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© Halie Cousineau/ Fodor’s Travel
This once-forgotten canal has morphed into one of the city's trendiest places to wander. A good time to come is Sunday afternoon, when the Quai de Valmy is closed to cars and some of the shops are open. Rent a bike at any of the many Vélib' stations, stroll along the banks, or go native and cuddle quai-side in the sunshine with someone special.
In 1802 Napoléon ordered the 4.3-km (2.7-mile) canal dug as a source of clean drinking water after cholera and other epidemics swept the city. When it finally opened 23 years later, it extended north from the Seine at Place de la Bastille to the Canal de l'Ourcq, near La Villette. Baron Haussmann later covered a 1.6-km (1-mile) stretch of it, along today's Boulevard Richard Lenoir. It nearly became a highway in the 1970s, before the city's urban planners regained their senses. These days you can take a boat tour from end to end through the canal's nine locks: along the way, the bridges swing or lift open. The drawbridge with four giant
pulleys at Rue de Crimée, near La Villette, was a technological marvel when it debuted in 1885.
In recent years gentrification has transformed the once-dodgy canal, with artists taking over former industrial spaces and creating studios and galleries. The bar and restaurant scene is hipster central, and small designers have arrived, fleeing expensive rents in the Marais. To explore this evolving quartier, set out on foot. Start on the Quai de Valmy at Rue Faubourg du Temple (use the République métro stop). Here, at Square Frédéric Lemaître facing north, there is a good view of one of the locks (behind you the canal disappears underground). As you head north, detour onto side streets like Rue Beaurepaire, a fashionista destination with several "stock" (or surplus) shops for popular brands, some open on Sunday. Rues Lancry and Vinaigriers are lined with bars, restaurants, and small shops.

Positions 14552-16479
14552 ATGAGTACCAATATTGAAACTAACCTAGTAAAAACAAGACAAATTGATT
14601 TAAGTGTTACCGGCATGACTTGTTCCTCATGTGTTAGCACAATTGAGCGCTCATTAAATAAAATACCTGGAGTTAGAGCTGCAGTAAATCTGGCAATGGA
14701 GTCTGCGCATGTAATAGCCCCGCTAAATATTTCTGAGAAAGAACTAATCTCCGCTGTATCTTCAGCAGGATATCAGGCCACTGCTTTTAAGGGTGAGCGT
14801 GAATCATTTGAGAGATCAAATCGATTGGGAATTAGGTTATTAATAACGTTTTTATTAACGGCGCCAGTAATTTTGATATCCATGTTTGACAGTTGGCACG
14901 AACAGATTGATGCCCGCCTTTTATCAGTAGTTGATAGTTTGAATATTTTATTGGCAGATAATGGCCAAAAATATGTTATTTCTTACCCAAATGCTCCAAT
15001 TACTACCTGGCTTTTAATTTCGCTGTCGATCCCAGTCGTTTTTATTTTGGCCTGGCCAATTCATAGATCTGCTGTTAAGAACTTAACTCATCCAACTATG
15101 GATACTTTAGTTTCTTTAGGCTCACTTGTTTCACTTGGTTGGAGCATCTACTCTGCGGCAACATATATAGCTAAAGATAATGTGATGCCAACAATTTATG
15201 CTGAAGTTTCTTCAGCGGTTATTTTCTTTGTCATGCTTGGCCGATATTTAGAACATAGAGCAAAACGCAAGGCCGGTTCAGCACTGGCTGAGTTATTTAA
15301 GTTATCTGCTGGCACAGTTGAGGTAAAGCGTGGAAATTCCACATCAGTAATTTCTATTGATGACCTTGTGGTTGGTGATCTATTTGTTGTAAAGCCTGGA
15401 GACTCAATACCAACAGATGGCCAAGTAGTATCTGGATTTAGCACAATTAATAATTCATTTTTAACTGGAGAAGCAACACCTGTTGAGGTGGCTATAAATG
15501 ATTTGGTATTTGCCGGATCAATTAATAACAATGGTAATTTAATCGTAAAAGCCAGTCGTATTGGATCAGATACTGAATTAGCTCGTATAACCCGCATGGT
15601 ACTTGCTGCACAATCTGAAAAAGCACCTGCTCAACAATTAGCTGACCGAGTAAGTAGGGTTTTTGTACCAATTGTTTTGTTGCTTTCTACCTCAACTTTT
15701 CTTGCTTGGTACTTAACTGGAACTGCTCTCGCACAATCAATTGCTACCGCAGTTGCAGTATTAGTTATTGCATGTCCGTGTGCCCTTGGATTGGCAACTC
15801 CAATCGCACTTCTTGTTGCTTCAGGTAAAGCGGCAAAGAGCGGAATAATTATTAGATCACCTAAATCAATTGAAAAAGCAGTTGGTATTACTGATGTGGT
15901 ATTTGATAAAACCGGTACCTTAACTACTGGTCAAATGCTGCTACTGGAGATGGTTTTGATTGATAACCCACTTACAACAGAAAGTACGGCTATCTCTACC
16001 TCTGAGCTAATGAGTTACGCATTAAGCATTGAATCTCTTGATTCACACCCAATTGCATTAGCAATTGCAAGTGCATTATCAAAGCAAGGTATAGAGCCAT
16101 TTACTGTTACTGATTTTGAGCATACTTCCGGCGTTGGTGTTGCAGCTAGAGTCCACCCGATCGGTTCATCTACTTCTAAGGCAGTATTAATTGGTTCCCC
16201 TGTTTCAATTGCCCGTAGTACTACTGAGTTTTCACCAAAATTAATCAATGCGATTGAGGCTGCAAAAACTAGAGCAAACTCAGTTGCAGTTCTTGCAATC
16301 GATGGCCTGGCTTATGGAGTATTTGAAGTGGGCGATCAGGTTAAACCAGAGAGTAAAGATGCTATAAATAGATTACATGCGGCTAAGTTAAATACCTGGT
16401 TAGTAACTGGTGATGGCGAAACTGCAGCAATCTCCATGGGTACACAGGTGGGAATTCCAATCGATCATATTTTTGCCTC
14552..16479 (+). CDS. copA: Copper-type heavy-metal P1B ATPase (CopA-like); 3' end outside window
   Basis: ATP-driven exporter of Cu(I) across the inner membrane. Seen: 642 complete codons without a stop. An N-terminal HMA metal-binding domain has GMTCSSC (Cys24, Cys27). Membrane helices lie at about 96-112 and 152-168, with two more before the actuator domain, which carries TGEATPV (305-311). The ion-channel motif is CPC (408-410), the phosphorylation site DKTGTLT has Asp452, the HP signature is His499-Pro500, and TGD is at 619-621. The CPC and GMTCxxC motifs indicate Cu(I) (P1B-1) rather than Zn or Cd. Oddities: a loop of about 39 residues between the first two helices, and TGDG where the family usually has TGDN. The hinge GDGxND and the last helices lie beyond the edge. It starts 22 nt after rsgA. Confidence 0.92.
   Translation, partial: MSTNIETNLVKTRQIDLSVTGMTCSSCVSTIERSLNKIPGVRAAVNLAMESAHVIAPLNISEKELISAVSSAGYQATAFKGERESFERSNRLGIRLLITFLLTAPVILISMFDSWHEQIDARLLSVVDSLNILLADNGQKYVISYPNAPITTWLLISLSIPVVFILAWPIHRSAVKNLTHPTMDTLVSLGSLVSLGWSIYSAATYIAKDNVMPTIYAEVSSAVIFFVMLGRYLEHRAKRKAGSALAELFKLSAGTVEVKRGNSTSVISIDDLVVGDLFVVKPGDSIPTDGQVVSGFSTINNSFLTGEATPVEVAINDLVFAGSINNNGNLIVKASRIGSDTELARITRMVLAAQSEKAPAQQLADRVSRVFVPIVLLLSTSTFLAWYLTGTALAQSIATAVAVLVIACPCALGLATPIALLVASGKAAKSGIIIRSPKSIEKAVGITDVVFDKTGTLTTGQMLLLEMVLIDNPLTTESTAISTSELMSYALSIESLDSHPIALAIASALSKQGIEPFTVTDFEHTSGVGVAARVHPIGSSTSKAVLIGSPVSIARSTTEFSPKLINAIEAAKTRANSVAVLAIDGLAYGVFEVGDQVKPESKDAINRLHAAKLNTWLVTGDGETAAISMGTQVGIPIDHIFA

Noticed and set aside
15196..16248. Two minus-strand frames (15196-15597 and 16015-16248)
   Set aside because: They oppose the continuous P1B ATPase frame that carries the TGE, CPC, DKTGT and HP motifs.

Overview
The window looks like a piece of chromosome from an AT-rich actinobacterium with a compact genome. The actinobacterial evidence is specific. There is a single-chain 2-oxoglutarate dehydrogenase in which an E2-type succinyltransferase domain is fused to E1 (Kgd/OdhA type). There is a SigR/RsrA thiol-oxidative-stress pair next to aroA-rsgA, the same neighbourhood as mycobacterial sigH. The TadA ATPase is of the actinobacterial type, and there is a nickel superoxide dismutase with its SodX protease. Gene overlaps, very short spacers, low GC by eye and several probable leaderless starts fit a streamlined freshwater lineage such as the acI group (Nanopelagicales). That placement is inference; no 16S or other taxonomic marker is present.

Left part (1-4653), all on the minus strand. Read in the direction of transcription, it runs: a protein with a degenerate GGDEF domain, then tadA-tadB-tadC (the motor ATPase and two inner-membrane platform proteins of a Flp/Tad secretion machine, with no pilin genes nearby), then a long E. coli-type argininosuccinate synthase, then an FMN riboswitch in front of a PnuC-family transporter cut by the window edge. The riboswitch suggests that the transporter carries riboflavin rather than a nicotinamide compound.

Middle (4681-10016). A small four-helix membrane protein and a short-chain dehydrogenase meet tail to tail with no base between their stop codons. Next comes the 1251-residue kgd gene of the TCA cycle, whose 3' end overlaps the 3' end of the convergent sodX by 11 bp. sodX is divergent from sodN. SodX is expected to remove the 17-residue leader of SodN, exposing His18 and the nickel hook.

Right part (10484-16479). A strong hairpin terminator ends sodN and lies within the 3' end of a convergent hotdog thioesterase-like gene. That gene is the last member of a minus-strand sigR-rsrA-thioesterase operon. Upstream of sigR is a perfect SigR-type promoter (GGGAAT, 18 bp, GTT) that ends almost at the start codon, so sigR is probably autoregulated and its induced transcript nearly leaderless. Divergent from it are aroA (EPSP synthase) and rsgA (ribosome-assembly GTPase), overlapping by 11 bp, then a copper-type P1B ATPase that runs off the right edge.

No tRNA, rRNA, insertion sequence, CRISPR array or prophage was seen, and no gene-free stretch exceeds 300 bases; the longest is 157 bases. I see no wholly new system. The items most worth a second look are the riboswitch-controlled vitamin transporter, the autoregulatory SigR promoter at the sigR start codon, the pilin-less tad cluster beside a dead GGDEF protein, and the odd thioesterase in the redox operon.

A swing bridge across the canal connects Lancry to the Rue de la Grange aux Belles, where you'll find the entrance to the massive Hôpital Saint-Louis, built in 1607 to accommodate plague victims and still a working hospital today. In front of you is the entrance to the chapel, which held its first Mass in July 1610, two months after the assassination of the hospital's patron, Henry IV. Stroll the grounds, flanked by the original brick-and-stone buildings with steeply sloping roofs. The peaceful courtyard garden is a neighborhood secret.
Back on Quai Valmy, browse more shops near the Rue des Récollets. Nearby is the Jardin Villemin, the 10e arrondissement's largest park (4.5 acres) on the former site of another hospital. The nighttime scene, especially in summer, is hopping with twentysomethings spilling out of cafés and bars and onto the canal banks. If you've made it this far, reward yourself with a fresh taco or burrito at the tiny and authentically Mexican El Nopal taqueria at 3 rue Eugène Varlin. Farther up, just past Place Stalingrad, is the Rotonde de la Villette, a lively square with restaurants and twin MK2 cinemas on either side of the canal, plus a boat to ferry ticket holders across. Canauxrama (www.canauxrama.com) offers 2½-hour boat cruises through the locks (€18). Embarkation is at each end of the canal: at Bassin de la Villette (13 quai de la Loire, La Villette) or Marina Arsenal (50 bd. de la Bastille, Bastille).
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